Luckily, Horenstein, 30, a dancer in the show himself, was touched by her saga and let her try out with "the boys."
"I was more nervous than ever in my life," said Sidbury.
Another finalist, 25-year-old David Holmes Jr. of New Jersey, just happened to read about the open auditions in the newspaper while visiting friends here.
"It always surprises me to come close, or to get it," he said. "You can't get upset; it's the business."
"God, I really blew it."
D.C. Dance teacher Joyce Mattison, 27, fought back tears after her muffed pirouette, but she was philosophical after 20 years' dancing experience. m"I'll get over it . . . I've been to 1,000 auditions, and this will make me work harder next week."
Three other area hopefuls had to laugh over their fling with fantasy.
"At the beginning of the show, there are some people who mess up. I could do that just fine," cracked 30-year-old Melanie Brown of Chevy Chase.
Betty Spriggs, 22, of the District, wished she could have auditioned the night before. "When I had a friend there, teaching me a pirouette; I'd never done one in my life before."
D.C. dancer Deborah Leopere, 27, who has taken dance for only two years came "just for the sport of it . . . Our line was a mess, we're the rememdial group."
"I could do that."
After only two years' dancing, 19-year-old Mike Giacchino of Silver Spring was delighted over making it through the first cut.
"I've started real late for a dancer, but I have natural talent and I'm going to make it some day."
Robert Joyce, 17, Columbia, Md., had to fib on his blue audition card just to get on stage (stated age limit is 18-32), but figures since he made it through two cuts, "I can do that."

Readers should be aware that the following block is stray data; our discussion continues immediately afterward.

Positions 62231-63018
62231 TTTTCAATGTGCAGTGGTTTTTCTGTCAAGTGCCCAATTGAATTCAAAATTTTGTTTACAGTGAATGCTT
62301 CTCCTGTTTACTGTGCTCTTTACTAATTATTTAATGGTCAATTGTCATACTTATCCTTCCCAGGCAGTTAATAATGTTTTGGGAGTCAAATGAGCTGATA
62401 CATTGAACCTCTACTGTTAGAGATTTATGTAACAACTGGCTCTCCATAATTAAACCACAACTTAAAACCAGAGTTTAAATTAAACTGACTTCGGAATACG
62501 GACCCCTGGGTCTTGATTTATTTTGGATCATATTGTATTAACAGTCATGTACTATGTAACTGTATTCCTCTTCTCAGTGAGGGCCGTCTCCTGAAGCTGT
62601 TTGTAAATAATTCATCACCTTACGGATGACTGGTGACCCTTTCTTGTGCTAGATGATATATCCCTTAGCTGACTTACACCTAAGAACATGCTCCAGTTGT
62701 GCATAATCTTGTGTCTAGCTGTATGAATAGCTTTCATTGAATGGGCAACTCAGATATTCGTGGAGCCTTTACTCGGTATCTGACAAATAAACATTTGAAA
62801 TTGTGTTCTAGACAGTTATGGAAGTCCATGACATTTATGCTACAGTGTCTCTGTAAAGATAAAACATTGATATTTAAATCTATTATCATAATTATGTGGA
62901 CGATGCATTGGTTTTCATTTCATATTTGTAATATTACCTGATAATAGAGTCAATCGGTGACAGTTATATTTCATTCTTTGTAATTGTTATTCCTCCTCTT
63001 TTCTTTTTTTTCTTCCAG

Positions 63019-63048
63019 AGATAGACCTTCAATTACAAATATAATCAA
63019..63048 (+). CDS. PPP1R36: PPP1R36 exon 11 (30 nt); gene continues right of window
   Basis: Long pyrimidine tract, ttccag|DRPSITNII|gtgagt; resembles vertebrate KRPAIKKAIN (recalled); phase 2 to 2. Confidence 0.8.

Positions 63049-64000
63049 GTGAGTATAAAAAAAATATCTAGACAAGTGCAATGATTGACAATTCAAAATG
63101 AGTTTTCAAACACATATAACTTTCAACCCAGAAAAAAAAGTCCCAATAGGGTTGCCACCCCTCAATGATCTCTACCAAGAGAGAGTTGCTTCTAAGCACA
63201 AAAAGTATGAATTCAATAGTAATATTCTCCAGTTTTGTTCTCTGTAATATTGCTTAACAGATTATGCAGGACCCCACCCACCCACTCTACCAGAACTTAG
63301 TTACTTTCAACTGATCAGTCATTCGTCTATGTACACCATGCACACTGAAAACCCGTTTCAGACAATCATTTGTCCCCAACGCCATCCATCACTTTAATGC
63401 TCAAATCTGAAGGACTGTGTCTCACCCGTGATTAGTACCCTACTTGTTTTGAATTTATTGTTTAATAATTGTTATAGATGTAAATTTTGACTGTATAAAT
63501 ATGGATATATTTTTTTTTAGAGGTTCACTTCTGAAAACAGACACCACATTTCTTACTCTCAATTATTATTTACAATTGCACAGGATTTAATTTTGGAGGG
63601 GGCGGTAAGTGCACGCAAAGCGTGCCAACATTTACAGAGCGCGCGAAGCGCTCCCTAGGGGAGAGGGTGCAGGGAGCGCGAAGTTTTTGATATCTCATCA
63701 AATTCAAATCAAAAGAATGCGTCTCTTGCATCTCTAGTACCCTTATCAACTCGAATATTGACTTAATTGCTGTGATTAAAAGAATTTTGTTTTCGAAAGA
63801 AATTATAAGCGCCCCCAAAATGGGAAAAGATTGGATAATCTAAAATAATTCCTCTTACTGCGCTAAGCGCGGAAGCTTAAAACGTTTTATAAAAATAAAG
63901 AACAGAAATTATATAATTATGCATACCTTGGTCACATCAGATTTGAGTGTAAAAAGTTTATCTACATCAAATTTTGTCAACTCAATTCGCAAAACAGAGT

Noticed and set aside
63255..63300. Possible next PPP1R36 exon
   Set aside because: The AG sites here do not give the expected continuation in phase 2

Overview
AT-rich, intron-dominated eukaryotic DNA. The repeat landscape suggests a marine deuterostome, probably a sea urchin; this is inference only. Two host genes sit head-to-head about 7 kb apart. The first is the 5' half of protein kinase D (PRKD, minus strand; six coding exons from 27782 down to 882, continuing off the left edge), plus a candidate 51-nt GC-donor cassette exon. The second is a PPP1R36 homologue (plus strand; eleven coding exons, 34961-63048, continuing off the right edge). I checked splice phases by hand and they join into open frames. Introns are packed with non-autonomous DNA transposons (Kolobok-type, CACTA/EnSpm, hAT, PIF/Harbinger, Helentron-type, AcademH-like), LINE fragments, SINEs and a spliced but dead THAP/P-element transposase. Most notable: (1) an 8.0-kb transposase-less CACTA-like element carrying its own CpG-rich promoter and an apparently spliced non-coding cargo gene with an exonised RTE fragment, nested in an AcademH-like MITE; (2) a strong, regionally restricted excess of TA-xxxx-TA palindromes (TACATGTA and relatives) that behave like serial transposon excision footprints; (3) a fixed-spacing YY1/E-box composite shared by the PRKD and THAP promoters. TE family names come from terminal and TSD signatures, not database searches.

"Eventually, I can make it," said 24-year-old Nina Werness, an American University graduate dance student. "After all, I only got four hours sleep last night finishing my thesis."
"Who am I anyway? Am I my resume?"
One of the most experienced dancers there, 28-year-old Anne McDonald of McLean wondered why she didn't make it. "But that's what 'Chorus Line' is all about."
"I think he likes me, I know he likes me."
"The maid told me upstairs in the bathroom that they liked my looks," confided dance teacher Maureen Ribble, an area dinner-theater favorite.
The dark, curly-haired Alexandria mother of a 12- and 14-year-old (who admits to "pushing 36") slipped right into Sheila's role in "A Chorus Line" as the older but wiser woman who talks back to the casting director.
"I'm 32," winked Ribble, asking casting director Joe Nelson to "keep it a secret."
Nelson: "Your secret is as safe with us as it was with you."
It could have come straight out of the script.
"All I ever needed was the music and the mirror and the chance to dance for you."
"They say I have all the equipment, a great body, and the moves, and when someone from New York says you're good, you can make it," gushed Rise Pirnat, an Alexandria high-school senior with "almost an 'A' average."
She had danced her heart out all morning and made it through three cuts. But when it came to singing "T and A" (those who have seen the show can fill in the blanks), she was obviously embarrassed.
The casting director told her to come back when she's older.
Rise, undaunted: "I'm going full-steam ahead now for show business."
"Point me to tomorrow . . . I won't regret what I did for love."
Stage left, next to the piano, there's Maggie, the quintessential chorus-line gypsy. All alone now in her ratty old dance shoes, her old brown raincoat hanging over her shoulders, and so soaked, her hair sticks to her forehead. Time for her to sing.
"Please God, I need this job."
(Italic lines from "A Chorus Line.)